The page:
Oh there was no drawing board, just doing it. At that time I thought it would be nice to bring all luminaries together, and with a little help from my IALD friends…and sponsors!
There was no such format in the lighting community, and apart from gathering, networking, having fun and enjoying good speakers. The idea behind it was to promote our passion for light and our profession, world wide. By the way: there is an impressive video on our youtube channel!

LightNight 2004 at Luminale Frankfurt


Hafen City University Subway Station, Hamburg.  Photo: Markus Tollhopf, Hamburg

This year you won the IALD Radiance Award for excellence in lighting design for your installation at Hafen City University U4 subway platform, the perfect expression of “art as functional light”. How were you feeling just before the award was announced and what was it like to win?

Before, I was rather relaxed. After the announcement I felt like James Cameron receiving all his academy awards for “Titanic”. he said “I am king of the world”! but don’t take this too seriously! However, this is the highest recognition in our field, and I felt very, very honoured and happy!


Old/New Harbor, Bremerhaven.  Photo: Markus Tollhopf, Hamburg


Bork Flagship Store, Moscow, Photography: Zooey Braun, Stuttgart

You launched Illuminator Magazine in 2012 (with Frank Koschembar) as “the greatest magazine about light”. How has it tracked in the ensuing years and what have been the highlights?

Illuminator is an edition, the first of our publishing company LightingPress. It is  more intended to become a collector’s item than a regular magazine. We thought how sad that all these great photographs, pictures of light end up in stamp size publications or, low res, sorry to say, on a computer screen. We want to show images of light in the highest printing quality and in the largest format possible, period. Themes are endless. no 2 is entitled “artistic light”, no 3, which comes out in conjunction with light & building 2014, features “architectural light”.  We definitely want to edit an issue entitled “light and erotics”. A highlight was, of course, the great article in the New York Times. We did not realize what happened when, all of a sudden US orders popped in every minute!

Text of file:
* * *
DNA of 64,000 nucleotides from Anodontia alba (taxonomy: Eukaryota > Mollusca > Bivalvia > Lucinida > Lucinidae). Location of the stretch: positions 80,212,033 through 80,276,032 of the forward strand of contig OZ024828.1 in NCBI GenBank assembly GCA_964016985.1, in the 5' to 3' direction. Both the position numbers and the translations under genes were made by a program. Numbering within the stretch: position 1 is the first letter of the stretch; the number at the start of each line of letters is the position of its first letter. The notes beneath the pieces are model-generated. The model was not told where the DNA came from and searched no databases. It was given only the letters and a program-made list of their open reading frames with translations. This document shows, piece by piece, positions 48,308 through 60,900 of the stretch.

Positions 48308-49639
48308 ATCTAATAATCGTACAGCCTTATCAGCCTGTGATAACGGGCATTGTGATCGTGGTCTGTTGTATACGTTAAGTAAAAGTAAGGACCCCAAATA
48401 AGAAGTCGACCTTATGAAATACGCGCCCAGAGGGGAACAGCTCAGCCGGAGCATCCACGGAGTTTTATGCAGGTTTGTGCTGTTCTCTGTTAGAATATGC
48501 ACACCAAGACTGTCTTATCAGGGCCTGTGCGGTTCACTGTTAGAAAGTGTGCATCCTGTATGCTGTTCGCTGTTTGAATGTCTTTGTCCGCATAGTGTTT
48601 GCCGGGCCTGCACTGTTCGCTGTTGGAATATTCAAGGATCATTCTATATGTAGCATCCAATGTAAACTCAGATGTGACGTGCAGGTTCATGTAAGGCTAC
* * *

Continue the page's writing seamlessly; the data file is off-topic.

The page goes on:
Klimahaus 8° Ost, Bremerhaven.  Photo: Markus Tollhopf, Hamburg


Belltower Gallery, Tashkent.  Photo: Zooey Braun, Stuttgart

In a hundred years, when history judges what the lighting design industry is doing right now, what will be the positives and what will be the negatives?

Negative: the light bulb was banned, the classic icon of electric light.
Positive: these were the decades when people learned about the importance of lighting quality and independent lighting design.


Canteen DER SPIEGEL, Hamburg.  Photo: Markus Tollhopf, Hamburg


Palace of International Forums, Tashkent. Photo: Andreas J. Focke, Munich

Where to next for pfarré lighting design?

We are going on and on, working on very exciting projects and competitions. In October I will start with a new challenge, teaching interior lighting design in the new master course “light and lighting” at the Technical University in Munich. In the meantime, our practice is open to team up with others. Instead of looking around for qualified staff all the time (which can drive you nuts), blowing the studio up and shrink it down again, we are currently working with a New York based office on a large scale project in St.Petersburg, Russia. In Mexico and Brazil there is something cooking, too… This is new, and I think it really makes sense to share your projects and passion with professional friends from around the world! Maybe it’s even old fashioned to think that you must be the only lighting designer on a project. We are already working inter-disciplinarily, so why not having fun in the same discipline?

pfarré lighting design